How to Make a Waterfall Chart in Tableau

Published: March 20, 2024 - 6 min read

Julian Alvarado

Tableau’s Waterfall charts are indispensable for illustrating progress in projects, sales performance analyses, or the intricacies of inventory changes with clarity and depth.

This guide is curated with the intent to demystify the process of creating Tableau Waterfall Charts, ensuring that both novice and experienced data enthusiasts can harness the full potential of this visualization tool.

Understanding Waterfall Charts

At its core, a waterfall chart bridges the gap between a straightforward bar chart and the complex narratives embedded within our data. It excels at visualizing the cumulative effect of sequential positive or negative values, offering a clear view of how each component contributes to the final outcome. This unique quality makes it an indispensable tool for a wide array of analytical scenarios.

Waterfall Charts: 3 Use Cases

  • Visualizing Financial Statements: Traditionally rooted in financial analysis, waterfall charts are adept at breaking down the nuanced components that contribute to a company’s net income. From revenues to expenses and ultimately profit, each element is distinctly visualized, fostering a deeper understanding of financial health.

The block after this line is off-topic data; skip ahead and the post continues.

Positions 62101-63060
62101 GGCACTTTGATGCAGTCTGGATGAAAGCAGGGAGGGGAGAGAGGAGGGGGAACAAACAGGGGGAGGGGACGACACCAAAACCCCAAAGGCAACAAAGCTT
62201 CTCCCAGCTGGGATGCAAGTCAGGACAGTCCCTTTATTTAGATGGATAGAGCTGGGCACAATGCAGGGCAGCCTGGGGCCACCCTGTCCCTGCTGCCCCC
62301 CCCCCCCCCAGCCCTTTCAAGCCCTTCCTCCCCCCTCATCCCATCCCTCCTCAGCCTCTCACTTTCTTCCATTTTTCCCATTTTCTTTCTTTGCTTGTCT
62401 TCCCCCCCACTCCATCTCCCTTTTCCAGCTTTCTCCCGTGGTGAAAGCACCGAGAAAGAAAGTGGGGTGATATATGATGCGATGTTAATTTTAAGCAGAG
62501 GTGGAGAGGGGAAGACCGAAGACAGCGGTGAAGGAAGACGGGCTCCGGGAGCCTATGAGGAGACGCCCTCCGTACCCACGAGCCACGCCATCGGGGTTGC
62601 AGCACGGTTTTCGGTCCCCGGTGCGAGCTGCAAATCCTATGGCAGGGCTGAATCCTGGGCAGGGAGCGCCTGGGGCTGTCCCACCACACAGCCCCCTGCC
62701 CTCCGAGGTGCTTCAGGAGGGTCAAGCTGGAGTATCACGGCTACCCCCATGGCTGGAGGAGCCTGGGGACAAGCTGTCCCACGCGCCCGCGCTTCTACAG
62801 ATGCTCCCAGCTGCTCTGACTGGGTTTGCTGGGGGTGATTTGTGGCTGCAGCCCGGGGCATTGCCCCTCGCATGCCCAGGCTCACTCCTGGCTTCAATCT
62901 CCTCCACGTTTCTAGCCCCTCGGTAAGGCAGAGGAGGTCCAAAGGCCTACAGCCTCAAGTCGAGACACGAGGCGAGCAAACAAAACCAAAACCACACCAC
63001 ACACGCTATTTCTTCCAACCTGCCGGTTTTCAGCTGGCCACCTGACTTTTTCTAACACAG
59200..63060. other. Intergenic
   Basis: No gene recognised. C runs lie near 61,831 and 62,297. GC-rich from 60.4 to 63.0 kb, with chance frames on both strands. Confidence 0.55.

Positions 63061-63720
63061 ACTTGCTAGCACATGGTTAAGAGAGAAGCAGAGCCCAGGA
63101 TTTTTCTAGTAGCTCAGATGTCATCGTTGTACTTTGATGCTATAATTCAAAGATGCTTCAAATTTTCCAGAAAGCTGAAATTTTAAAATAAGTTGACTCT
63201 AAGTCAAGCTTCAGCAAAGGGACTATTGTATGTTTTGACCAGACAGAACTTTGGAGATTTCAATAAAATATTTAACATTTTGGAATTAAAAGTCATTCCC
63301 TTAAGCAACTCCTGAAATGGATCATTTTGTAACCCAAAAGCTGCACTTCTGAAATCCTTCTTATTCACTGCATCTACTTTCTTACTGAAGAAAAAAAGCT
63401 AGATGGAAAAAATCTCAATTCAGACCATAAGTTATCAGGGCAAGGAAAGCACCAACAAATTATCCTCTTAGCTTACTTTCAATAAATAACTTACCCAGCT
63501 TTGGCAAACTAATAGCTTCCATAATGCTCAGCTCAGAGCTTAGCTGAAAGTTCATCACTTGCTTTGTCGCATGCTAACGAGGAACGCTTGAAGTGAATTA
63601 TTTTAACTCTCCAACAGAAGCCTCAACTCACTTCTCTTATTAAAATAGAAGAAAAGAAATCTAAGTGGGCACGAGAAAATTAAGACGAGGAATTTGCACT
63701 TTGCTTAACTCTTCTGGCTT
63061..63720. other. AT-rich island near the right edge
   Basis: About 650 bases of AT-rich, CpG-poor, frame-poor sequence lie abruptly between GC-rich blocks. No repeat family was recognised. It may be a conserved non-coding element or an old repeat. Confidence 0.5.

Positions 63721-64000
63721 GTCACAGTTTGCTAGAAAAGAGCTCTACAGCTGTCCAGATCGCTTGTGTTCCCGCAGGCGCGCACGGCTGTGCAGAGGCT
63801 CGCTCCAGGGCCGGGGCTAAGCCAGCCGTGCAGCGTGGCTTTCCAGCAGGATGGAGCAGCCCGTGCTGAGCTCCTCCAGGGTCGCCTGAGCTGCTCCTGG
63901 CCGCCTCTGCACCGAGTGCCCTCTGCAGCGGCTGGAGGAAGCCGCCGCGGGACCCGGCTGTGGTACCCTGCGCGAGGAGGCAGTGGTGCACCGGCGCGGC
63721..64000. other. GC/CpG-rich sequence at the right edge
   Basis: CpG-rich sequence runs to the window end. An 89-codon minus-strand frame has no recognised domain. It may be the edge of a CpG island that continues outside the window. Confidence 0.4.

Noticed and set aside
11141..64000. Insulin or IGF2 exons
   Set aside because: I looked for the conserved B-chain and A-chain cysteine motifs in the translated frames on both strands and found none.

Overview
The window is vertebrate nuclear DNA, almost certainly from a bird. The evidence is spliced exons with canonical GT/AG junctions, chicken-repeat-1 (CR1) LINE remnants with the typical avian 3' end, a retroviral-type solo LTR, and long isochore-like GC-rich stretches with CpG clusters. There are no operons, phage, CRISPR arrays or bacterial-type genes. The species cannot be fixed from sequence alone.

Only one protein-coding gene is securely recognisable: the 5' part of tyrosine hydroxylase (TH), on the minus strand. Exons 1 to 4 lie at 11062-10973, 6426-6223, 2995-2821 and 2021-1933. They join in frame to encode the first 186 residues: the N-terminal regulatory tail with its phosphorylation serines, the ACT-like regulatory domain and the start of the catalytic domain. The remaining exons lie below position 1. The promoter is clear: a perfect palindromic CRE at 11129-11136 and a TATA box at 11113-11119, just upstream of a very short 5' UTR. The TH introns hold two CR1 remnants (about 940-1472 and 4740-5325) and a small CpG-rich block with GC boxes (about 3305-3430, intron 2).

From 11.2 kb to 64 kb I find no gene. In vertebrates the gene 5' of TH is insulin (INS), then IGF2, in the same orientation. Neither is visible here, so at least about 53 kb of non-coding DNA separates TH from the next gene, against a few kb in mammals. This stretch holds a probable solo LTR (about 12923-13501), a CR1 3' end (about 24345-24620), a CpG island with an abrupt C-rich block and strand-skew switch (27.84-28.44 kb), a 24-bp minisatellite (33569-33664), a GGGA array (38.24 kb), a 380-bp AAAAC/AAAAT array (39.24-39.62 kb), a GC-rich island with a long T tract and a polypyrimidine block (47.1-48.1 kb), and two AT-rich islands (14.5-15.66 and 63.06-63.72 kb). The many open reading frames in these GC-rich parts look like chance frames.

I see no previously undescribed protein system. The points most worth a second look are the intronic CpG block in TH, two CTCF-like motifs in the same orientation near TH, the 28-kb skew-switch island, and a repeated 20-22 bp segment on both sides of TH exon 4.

• Inventory Analysis Visualization: In the realm of inventory management, understanding the fluctuating levels of stock is crucial. Waterfall charts adeptly track inventory adjustments, purchases, and sales over time, offering a timeline view that highlights trends and anomalies, facilitating informed decision-making.
  • Project Progress Tracking: Managing projects effectively requires a keen eye on progress against outlined goals. Waterfall charts come into play by mapping out the series of advancements or setbacks within a project’s lifecycle, offering a visual chronicle that assures stakeholders of directional progress or alerts them to areas needing attention.

Step-by-Step Tutorial: Creating a Tableau Waterfall Chart

Step 1. Preparing Your Data

Before we dive into the visualization, let’s ensure our dataset is primed for a waterfall chart, making it the foundation of our creation process.

Here’s where Coefficient comes into play. By seamlessly connecting your data sources directly to Tableau, Coefficient ensures that your base for the waterfall chart is up-to-date, reflecting the real-world complexities of finance, inventory, and project management with minimal manual intervention.

Coefficient preparing dataset for Tableau Waterfall chart creation

After preparing your data, launch Tableau and connect to your data source.

 Connect to your data source in Tableau Desktop for waterfall chart creation.

Here, we’re working with a simple yet effective dataset tailored for video game sales, perfect for demonstrating the nuances of creating a waterfall chart.

Overview of video game sales dataset for Waterfall chart in Tableau.